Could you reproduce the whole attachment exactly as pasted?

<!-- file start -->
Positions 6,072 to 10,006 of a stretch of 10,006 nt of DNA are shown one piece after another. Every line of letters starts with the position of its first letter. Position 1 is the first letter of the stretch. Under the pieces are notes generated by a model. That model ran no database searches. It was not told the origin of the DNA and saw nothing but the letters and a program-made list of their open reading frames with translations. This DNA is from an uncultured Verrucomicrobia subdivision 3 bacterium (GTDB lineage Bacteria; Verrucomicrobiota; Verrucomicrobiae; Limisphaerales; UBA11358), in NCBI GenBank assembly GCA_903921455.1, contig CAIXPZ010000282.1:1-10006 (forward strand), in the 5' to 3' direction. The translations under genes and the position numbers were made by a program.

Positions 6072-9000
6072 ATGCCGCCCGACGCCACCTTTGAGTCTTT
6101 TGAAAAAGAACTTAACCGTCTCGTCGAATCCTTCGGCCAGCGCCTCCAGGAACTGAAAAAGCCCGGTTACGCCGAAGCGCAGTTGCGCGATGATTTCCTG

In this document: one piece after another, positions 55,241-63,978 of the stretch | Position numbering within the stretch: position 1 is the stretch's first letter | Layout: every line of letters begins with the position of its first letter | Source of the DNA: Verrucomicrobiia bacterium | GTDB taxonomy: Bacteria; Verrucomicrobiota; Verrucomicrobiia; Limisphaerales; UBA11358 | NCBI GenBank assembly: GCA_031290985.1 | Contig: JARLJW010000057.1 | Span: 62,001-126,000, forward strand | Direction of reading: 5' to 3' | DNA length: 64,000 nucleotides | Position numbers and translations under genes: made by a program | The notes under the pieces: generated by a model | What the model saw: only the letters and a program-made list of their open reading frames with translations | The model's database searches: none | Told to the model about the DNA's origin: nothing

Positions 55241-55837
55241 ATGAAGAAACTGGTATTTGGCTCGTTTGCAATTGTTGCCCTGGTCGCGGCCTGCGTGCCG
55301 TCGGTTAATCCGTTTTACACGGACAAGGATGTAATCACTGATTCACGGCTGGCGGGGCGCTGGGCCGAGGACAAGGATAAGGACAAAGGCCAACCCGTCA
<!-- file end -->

Positions 6,072 to 10,006 of a stretch of 10,006 nt of DNA are shown one piece after another. Every line of letters starts with the position of its first letter. Position 1 is the first letter of the stretch. Under the pieces are notes generated by a model. That model ran no database searches. It was not told the origin of the DNA and saw nothing but the letters and a program-made list of their open reading frames with translations. This DNA is from an uncultured Verrucomicrobia subdivision 3 bacterium (GTDB lineage Bacteria; Verrucomicrobiota; Verrucomicrobiae; Limisphaerales; UBA11358), in NCBI GenBank assembly GCA_903921455.1, contig CAIXPZ010000282.1:1-10006 (forward strand), in the 5' to 3' direction. The translations under genes and the position numbers were made by a program.

Positions 6072-9000
6072 ATGCCGCCCGACGCCACCTTTGAGTCTTT
6101 TGAAAAAGAACTTAACCGTCTCGTCGAATCCTTCGGCCAGCGCCTCCAGGAACTGAAAAAGCCCGGTTACGCCGAAGCGCAGTTGCGCGATGATTTCCTG

In this document: one piece after another, positions 55,241-63,978 of the stretch | Position numbering within the stretch: position 1 is the stretch's first letter | Layout: every line of letters begins with the position of its first letter | Source of the DNA: Verrucomicrobiia bacterium | GTDB taxonomy: Bacteria; Verrucomicrobiota; Verrucomicrobiia; Limisphaerales; UBA11358 | NCBI GenBank assembly: GCA_031290985.1 | Contig: JARLJW010000057.1 | Span: 62,001-126,000, forward strand | Direction of reading: 5' to 3' | DNA length: 64,000 nucleotides | Position numbers and translations under genes: made by a program | The notes under the pieces: generated by a model | What the model saw: only the letters and a program-made list of their open reading frames with translations | The model's database searches: none | Told to the model about the DNA's origin: nothing

Positions 55241-55837
55241 ATGAAGAAACTGGTATTTGGCTCGTTTGCAATTGTTGCCCTGGTCGCGGCCTGCGTGCCG
55301 TCGGTTAATCCGTTTTACACGGACAAGGATGTAATCACTGATTCACGGCTGGCGGGGCGCTGGGCCGAGGACAAGGATAAGGACAAAGGCCAACCCGTCA